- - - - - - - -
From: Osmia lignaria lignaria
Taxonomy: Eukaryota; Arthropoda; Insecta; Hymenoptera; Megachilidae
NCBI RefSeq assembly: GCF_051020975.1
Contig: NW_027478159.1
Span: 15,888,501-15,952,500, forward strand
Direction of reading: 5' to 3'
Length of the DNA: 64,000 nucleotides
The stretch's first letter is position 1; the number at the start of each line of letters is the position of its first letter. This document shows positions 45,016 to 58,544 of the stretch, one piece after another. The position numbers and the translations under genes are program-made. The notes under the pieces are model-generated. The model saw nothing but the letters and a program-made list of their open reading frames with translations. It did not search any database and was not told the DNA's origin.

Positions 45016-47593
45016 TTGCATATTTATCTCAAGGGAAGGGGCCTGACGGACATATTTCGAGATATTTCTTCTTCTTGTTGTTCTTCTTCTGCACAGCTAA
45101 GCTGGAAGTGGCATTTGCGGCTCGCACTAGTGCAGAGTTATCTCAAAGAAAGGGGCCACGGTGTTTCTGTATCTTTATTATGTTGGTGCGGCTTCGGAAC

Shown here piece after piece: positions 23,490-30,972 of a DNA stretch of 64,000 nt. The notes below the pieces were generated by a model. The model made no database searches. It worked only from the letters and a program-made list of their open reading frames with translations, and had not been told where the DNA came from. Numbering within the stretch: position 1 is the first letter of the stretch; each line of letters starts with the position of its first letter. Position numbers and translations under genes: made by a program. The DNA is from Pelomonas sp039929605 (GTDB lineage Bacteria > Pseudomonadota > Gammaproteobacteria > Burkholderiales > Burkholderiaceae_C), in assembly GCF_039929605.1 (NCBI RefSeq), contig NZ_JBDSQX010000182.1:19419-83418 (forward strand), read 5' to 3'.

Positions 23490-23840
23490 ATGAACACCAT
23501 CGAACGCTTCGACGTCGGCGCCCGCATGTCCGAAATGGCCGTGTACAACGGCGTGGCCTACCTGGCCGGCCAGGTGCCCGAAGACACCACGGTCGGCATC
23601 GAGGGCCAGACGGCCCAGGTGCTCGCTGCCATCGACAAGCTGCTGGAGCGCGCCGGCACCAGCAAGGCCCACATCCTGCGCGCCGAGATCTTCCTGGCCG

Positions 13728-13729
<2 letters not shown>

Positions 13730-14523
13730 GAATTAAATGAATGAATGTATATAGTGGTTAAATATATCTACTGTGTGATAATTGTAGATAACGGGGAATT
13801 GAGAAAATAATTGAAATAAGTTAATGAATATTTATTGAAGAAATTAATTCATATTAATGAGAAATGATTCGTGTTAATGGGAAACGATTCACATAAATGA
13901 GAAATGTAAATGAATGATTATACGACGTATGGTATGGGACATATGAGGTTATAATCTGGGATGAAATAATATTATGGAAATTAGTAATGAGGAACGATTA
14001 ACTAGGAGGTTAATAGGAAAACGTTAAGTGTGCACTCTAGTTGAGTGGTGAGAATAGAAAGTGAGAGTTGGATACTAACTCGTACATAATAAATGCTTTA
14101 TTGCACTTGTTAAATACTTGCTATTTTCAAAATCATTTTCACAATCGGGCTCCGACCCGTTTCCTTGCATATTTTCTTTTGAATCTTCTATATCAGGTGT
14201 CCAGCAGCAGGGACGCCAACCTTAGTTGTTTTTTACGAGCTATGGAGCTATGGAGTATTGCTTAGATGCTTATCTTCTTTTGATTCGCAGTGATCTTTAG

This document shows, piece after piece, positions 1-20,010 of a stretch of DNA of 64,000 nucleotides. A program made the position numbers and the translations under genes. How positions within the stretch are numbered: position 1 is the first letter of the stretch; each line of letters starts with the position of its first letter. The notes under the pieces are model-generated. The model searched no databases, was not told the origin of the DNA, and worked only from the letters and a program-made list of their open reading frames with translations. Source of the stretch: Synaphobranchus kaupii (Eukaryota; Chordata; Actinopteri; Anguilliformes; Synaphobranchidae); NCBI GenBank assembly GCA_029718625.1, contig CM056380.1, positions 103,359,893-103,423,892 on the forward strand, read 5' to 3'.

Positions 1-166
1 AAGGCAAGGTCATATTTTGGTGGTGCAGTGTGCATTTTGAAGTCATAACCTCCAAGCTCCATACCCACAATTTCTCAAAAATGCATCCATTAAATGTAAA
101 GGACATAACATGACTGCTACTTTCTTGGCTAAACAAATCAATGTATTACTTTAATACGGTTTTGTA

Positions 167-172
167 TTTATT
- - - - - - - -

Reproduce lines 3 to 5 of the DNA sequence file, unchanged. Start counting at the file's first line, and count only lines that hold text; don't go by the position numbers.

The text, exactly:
NCBI RefSeq assembly: GCF_051020975.1
Contig: NW_027478159.1
Span: 15,888,501-15,952,500, forward strand